Desktop wallets allow you to access your wallet and private keys in a secure way. Desktop wallet users typically enjoy a highly decentralized experience. A wide variety of desktop wallets for many different cryptocurrencies are available today.
There are a few reasons for why a user may not choose a desktop wallet. One major pitfall with many cryptocurrencies’ desktop wallets is the user must download the entire blockchain, which, in the case of Bitcoin, is over 150GB of data. Some desktop wallets become entirely unfunctional if the computer does not have enough free disk space to download the entire blockchain. Also, users refrain from using this type of wallet as they have to synchronize it with blockchain every time they want to use the wallet.
How to protect your wallet?
No matter what type of wallet you choose, security is always important; therefore, you must implement the best security practices to keep your crypto safe from scammers.
- Your wallet’s security is similar to data protection on your computer. Whatever you do online, from browsing online to sending email attachments, stay alert.
- If you want to get access to an online exchange, take advantage of Google authenticator with a single IP, and use it as your VPN to trade through mobiles.
- Select a reliable exchange that provides ease of use, flexibility for trade and maintains a good reputation. Walk through the latest industry trends on Crypto Exchange Ranks to know what crypto exchange is the best. Repeated technical problems should always be a red flag.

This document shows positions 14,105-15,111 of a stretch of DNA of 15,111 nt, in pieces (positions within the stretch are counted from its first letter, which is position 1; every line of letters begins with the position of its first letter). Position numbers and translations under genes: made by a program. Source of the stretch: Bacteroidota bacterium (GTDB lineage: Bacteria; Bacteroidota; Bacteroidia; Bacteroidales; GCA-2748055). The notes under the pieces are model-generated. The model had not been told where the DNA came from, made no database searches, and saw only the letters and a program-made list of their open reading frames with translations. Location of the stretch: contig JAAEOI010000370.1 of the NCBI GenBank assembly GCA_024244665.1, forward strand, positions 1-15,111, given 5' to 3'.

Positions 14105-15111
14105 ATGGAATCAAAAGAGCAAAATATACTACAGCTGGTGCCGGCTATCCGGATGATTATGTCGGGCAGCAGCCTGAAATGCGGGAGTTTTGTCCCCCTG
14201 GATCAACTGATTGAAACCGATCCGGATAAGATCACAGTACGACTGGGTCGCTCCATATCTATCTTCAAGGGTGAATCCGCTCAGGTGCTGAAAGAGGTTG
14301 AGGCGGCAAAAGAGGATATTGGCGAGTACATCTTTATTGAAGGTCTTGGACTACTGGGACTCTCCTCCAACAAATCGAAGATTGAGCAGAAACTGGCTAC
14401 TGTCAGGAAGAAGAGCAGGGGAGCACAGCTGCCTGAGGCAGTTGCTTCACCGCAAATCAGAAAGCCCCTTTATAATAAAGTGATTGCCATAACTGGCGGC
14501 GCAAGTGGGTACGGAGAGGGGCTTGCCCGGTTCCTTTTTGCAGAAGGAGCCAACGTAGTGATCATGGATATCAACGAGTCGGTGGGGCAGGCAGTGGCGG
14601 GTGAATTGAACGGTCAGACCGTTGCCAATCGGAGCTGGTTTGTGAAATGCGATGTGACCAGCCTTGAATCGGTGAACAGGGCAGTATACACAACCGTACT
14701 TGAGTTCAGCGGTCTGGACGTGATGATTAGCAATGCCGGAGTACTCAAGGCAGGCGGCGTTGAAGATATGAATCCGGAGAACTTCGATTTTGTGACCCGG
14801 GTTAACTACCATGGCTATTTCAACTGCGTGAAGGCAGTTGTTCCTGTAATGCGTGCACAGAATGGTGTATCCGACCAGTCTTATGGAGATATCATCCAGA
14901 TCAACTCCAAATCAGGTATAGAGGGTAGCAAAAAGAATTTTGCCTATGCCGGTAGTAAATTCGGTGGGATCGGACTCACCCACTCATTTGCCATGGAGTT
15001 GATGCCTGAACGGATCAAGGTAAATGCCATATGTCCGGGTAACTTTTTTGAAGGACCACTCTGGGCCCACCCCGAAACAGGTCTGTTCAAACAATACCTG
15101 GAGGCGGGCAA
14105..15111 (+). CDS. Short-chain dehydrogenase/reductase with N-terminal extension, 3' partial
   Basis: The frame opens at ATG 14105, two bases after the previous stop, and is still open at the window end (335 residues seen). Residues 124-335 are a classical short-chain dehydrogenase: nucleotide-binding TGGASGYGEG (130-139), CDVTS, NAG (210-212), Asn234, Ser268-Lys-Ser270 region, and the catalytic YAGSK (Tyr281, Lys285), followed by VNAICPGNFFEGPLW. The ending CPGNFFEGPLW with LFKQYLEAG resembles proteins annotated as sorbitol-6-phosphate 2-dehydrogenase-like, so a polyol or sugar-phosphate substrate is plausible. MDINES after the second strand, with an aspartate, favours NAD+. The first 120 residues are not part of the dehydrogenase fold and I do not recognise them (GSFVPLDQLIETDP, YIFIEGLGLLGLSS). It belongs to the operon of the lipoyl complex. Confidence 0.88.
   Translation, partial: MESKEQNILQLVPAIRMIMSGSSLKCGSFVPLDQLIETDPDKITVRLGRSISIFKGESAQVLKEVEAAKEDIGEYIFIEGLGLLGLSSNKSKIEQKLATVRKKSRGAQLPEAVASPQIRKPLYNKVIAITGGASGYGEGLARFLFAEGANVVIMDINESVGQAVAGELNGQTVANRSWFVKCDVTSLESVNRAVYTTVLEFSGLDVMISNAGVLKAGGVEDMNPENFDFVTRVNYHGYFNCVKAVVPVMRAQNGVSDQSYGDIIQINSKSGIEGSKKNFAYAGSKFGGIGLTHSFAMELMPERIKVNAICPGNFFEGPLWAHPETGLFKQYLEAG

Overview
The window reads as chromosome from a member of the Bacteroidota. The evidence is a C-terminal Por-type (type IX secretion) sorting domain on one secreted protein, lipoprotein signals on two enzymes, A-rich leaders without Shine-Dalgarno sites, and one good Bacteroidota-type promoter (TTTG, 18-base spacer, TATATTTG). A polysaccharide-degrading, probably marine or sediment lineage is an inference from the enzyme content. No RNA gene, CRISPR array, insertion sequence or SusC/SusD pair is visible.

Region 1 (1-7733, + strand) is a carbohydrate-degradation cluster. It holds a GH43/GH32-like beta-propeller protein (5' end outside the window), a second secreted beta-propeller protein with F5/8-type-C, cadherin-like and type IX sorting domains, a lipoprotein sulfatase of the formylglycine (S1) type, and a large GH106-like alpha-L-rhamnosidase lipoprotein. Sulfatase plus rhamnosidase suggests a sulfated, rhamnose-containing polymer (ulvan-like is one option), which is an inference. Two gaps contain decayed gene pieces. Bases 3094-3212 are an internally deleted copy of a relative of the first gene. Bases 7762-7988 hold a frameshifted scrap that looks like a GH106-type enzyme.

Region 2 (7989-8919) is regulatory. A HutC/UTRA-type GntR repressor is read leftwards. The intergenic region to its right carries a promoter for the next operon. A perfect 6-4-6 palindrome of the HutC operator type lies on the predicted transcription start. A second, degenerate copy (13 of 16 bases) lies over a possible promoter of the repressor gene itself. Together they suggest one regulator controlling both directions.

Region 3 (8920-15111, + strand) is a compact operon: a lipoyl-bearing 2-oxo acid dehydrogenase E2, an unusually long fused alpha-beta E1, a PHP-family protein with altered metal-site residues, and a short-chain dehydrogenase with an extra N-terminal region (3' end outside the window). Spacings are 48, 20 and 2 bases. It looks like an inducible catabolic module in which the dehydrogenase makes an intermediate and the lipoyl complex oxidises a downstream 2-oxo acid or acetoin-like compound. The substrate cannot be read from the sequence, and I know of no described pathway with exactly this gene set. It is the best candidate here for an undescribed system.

- Backups can save you. Hardware failures and human slip-ups can put your data in danger, but a backup can restore your wallet in no time.
- Passwords and encryption are not end-all solutions as they do not prevent scammers or another malware. Why not install leading antivirus software to secure your wallet?
- Choose a powerful password. Switch to two-factor-authentication both for login and transaction procedures. Refrain from exposing your wallet or exchange to social media sites.
- Keeping all BTCs in one wallet is not a good idea. Stealing money from several wallets at once becomes tough for hackers, especially when you use different email accounts for all wallets you use.
Wrapping up: The crypto industry is widening its boundaries with new cryptocurrencies going live every day. A mining pool helps miners divide the reward equally, which further makes the crypto exchange ethical. Wallet security varies from wallet to wallet; choose wisely.
About the author: Harsha Goel is a crypto enthusiast who believes crypto can revolutionize the world.
It’s a community-driven business organization, consisting of the HackenHub, HackIT cybersecurity forum, HackenProof bug bounty platform, and Crypto Exchange Ranks.